As vividly depicted in the brutal, but truthful film City of God (2002), life is cheap in Vidigal. Watching that film, I shuddered at the thought of gentle, precious Cicely traversing such a place. (I once suggested accompanying her, and she resisted on the grounds that she could not guarantee my safety.)
True to herself, and driven by her uncompromising politics, Cicely’s mission is to empower, liberate and give voice to the voiceless. For Cicely, Shakespeare’s words are apt channels of expression, and by freeing the voice through his full, rich and powerful language, the speaker ultimately develops the courage and freedom to fully express their inner self. Hers is a truly characteristically English ‘plucky’ success in Rio, and one well worth celebrating!
15 June 2014
Lately, I have been thinking a lot about fathers and sons. Recent events, of both private and public varieties, have prompted fresh thoughts about this primordial dynamic. Becoming a parent has a way of re-tuning the mind to see familiar concepts in a new light. Watching my “Darling English Boy” evolve into a “Darling English Dad” has given me a renewed respect for fathers and fatherhood.
Just before the arrival our son, Miles, I became obsessed with family history. I was intrigued to find that my husband descends from an exclusively male lineage on his father’s side. His paternal history, like that every Englishman, is a rich tale of fathers, sons, and wars.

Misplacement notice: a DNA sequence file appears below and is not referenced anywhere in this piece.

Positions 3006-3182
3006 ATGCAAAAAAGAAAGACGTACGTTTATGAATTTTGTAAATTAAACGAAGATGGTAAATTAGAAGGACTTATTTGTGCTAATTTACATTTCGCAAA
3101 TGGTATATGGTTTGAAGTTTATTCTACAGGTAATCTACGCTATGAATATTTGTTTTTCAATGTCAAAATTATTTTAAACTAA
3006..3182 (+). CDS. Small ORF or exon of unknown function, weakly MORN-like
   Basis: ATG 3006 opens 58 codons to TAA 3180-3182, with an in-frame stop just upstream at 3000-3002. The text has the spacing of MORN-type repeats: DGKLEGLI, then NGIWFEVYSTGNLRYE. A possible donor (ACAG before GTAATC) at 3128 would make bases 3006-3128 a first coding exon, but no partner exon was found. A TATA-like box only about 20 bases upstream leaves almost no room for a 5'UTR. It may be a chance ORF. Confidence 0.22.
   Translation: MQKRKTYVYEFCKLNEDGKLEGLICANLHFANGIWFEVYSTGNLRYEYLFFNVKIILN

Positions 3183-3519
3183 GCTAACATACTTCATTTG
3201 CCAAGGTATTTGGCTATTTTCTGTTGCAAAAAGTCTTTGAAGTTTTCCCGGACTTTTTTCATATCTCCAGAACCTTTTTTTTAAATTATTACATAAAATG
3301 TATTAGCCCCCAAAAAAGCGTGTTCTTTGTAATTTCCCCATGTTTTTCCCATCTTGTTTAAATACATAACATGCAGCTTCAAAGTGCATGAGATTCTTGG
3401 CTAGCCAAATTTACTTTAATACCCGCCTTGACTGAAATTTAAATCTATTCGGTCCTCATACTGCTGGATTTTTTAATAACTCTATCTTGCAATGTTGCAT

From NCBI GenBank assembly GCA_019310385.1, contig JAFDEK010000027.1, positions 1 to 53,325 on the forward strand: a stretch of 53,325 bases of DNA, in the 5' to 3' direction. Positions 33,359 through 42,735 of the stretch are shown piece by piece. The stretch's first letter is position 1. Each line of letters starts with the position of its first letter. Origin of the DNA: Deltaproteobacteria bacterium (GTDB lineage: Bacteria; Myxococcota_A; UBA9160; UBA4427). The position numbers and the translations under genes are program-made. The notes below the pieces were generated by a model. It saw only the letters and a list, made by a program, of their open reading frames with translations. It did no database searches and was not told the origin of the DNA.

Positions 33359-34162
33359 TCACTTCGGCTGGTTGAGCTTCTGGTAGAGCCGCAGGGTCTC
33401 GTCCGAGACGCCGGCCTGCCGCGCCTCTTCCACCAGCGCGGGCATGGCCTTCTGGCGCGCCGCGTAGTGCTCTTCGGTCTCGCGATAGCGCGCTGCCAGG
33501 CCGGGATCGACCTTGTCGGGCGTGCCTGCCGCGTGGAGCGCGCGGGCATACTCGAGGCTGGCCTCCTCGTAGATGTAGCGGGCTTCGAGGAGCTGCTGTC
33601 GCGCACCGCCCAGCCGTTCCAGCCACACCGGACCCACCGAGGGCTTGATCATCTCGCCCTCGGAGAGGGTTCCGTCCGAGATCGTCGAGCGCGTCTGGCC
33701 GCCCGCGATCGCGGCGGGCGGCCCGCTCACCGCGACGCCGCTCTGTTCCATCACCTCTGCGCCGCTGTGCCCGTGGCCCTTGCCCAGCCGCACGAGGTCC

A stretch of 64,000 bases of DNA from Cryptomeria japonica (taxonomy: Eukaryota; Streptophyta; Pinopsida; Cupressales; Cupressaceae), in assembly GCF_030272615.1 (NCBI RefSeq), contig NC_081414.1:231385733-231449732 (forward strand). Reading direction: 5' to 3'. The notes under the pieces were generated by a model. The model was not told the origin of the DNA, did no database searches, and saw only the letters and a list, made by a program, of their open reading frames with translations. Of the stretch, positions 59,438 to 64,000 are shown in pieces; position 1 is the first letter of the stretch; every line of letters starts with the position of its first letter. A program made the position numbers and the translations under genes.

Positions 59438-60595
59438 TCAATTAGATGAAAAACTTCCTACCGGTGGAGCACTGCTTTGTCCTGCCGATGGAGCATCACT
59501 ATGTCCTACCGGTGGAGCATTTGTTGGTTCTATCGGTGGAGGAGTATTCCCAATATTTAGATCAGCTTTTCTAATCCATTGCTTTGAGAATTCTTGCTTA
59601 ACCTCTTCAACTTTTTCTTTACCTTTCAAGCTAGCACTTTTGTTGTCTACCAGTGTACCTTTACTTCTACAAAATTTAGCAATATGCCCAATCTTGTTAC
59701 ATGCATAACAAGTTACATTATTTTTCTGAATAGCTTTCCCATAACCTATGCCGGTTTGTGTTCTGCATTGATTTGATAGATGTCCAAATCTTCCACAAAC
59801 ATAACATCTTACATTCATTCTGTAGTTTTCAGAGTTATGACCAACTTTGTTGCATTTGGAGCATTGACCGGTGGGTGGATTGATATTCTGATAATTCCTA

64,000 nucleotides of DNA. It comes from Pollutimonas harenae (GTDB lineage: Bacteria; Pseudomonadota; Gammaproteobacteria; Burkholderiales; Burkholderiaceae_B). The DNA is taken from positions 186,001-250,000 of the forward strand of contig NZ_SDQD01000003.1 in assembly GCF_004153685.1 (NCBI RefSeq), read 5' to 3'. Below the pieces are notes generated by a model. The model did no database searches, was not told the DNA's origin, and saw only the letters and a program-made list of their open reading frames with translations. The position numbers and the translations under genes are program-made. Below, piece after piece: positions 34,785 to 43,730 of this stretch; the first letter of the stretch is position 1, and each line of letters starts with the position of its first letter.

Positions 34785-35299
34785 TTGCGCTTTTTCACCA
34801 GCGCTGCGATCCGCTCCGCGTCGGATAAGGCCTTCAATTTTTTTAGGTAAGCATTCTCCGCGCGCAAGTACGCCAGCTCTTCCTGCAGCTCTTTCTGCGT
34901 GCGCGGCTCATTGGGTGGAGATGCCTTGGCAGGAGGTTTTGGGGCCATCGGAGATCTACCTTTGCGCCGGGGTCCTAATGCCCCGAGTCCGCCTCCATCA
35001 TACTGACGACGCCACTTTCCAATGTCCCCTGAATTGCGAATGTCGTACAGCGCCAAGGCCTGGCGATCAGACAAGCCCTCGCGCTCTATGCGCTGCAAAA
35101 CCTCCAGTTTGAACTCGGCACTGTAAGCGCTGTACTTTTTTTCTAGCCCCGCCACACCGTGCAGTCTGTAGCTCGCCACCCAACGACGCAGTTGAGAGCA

In May 1916, my husband’s grandfather, Russell, enlisted in the Army and joined the British effort in “The Great War”. He was but 19 years of age. Yet, the sure and steady longhand and precise signatures that appear on his enlistment form suggest maturity beyond his tender years.
|British Legion 'Poppy Field' in Henley-in-Arden|
He gave particular care and attention to the signing of his ‘Oath of Allegiance’. The “t” is most carefully crossed, both “i’s” firmly dotted, and a plump full stop appears definitively to the rear of the concluding character. The document exudes sincerity, duty and pride. Russell was a brave soul, amongst a host of similarly valiant youth that answered the call of King and Country. However, unlike the multitude of his fellow brothers-in-arms, Russell was one of the lucky ones that survived. As Shakespeare puts so well, “This story shall the good man teach his son” (Henry V, 4.3.56).